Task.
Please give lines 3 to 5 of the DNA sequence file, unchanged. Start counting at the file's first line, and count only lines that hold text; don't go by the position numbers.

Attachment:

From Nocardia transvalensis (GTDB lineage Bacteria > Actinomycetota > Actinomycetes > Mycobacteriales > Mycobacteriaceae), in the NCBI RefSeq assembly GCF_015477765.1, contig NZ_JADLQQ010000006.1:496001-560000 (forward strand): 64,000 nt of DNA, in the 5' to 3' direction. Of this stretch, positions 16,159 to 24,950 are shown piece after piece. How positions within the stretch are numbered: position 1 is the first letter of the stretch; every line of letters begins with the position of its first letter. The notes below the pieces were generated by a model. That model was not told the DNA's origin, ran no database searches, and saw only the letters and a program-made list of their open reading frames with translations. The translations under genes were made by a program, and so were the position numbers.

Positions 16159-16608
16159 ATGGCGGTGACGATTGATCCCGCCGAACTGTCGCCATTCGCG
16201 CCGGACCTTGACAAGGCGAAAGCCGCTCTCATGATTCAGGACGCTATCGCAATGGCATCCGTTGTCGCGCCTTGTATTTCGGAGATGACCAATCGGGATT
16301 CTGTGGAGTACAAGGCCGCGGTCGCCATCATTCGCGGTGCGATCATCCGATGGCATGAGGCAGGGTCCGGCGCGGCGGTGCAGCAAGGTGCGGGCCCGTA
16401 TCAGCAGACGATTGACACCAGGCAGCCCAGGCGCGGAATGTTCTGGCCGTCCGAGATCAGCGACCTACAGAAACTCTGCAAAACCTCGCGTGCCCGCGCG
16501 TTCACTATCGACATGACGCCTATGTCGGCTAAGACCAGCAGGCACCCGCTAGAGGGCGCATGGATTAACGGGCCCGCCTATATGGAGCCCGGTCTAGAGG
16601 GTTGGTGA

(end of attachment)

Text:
16159 ATGGCGGTGACGATTGATCCCGCCGAACTGTCGCCATTCGCG
16201 CCGGACCTTGACAAGGCGAAAGCCGCTCTCATGATTCAGGACGCTATCGCAATGGCATCCGTTGTCGCGCCTTGTATTTCGGAGATGACCAATCGGGATT
16301 CTGTGGAGTACAAGGCCGCGGTCGCCATCATTCGCGGTGCGATCATCCGATGGCATGAGGCAGGGTCCGGCGCGGCGGTGCAGCAAGGTGCGGGCCCGTA